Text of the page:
Having taken a grain of pollen out of the Anther in an unopened Geranium flower: I placed it in spirits of wine: it was of a sphaerical shape & of a yellow colour: after remaining a minute in the Spirits three transparent cones were protruded from its side: these in the course of a few minutes burst, & sent, with great violence, from one of the cones numberless granules: By the next morning (the Geranium being kept in water)

[8v] 14)

the Anthers had deshisced & the pollen was scattered about. — A grain now being placed in water Spirits, emitted its contents with such force that the grain itself moved very rapidly in the liquid so rapidly indeed, that I could not follow with the microscope: When placed in water it exploded almost instantly but not with quite such force. —

[9 ] 15)

The Epidermis of the Petals in the Geranium was is very curious; it consists of 6 (or occasionally 7) sided cells) on the sides of these cells; these [had] 12 small projections which alternate with those of the neighbouring cells: it has the same appearance, both on upper & under side: no stomata: In the Stamina, the cuticle of the Filament were Rhomboidal: in the covering of the Antherii the cells had knobbed sides: The pistil full of Tracheae. Cuticle with Rhomboidal cells. Sepals full of Tracheae. cuticle with oblong cells. —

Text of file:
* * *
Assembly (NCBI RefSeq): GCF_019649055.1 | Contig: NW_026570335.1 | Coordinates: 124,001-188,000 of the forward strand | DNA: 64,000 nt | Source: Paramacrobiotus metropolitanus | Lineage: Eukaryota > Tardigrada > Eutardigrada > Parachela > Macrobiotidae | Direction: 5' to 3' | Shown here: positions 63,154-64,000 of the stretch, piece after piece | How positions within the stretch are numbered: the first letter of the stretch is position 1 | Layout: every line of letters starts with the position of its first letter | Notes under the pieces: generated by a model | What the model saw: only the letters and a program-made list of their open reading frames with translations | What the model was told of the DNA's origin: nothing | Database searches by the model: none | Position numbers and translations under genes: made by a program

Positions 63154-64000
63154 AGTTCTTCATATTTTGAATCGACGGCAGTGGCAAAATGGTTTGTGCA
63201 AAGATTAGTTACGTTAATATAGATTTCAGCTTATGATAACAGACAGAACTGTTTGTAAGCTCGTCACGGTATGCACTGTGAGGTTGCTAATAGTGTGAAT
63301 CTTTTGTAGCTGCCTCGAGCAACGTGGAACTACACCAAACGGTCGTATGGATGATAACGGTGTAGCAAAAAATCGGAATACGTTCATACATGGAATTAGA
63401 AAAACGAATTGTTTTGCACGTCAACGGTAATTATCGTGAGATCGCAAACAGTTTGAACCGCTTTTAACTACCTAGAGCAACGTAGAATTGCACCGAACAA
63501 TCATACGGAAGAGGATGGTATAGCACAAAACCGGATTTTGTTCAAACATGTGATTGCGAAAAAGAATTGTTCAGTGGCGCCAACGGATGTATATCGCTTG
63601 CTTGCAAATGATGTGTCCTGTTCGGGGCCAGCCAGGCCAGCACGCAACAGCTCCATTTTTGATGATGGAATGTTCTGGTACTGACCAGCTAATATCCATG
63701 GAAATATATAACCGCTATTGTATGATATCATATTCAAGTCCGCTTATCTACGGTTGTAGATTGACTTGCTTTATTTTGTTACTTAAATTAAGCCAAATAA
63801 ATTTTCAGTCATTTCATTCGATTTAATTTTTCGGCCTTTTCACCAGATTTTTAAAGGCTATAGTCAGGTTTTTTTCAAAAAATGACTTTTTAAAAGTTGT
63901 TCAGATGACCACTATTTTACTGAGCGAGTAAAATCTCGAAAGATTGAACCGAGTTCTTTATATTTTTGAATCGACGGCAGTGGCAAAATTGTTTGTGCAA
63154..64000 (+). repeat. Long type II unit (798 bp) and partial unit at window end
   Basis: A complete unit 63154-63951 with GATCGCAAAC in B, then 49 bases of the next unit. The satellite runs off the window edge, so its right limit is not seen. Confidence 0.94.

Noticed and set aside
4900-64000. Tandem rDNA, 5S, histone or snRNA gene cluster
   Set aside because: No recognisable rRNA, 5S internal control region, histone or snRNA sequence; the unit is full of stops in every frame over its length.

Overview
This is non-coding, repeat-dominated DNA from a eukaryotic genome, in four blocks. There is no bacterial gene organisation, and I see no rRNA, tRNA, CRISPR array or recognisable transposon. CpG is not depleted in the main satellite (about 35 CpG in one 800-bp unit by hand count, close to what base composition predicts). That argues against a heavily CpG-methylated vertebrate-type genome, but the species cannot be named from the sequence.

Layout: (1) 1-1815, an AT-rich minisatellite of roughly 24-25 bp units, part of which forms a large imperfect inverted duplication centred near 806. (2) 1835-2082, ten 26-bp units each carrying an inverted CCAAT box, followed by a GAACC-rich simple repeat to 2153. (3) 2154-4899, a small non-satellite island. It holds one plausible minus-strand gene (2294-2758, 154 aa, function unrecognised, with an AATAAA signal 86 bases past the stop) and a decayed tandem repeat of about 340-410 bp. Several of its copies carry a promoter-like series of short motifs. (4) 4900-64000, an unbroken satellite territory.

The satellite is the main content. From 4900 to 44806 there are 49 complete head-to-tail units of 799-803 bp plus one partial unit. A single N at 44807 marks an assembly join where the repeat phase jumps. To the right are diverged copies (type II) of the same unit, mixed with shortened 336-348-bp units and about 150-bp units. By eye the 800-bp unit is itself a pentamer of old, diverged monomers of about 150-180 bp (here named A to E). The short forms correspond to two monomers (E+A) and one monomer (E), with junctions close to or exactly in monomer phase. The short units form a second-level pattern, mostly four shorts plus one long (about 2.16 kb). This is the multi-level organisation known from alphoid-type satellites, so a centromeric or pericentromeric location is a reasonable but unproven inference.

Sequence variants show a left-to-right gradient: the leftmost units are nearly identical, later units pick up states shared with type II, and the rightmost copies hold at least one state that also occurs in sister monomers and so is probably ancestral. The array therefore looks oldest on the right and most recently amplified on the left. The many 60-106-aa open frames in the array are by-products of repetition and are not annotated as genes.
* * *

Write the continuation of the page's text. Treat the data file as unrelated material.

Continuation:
[9v] 16)

The cells in the cuticle of the Bracteae very irregular oblong: in the Pedicel rather more regular: — A Transverse section of this latter part gives a star-like appearance, this is owing to about 10 groups of ducts set within a ring of them: by dissecting a portion of the pedicel vertically these ducts were very easily seen: without this darkish ring came a circle of rather irregularly celled parenchymatous matter: then ring of green matter: then cuticle. —

[10 ] 17)

Examined the grain of pollen in Orchis morio. they are of a green colour. & of a wedge shape with the sharp end truncated. They are fastened at their narrow ends one to the other by a highly elastic thread. —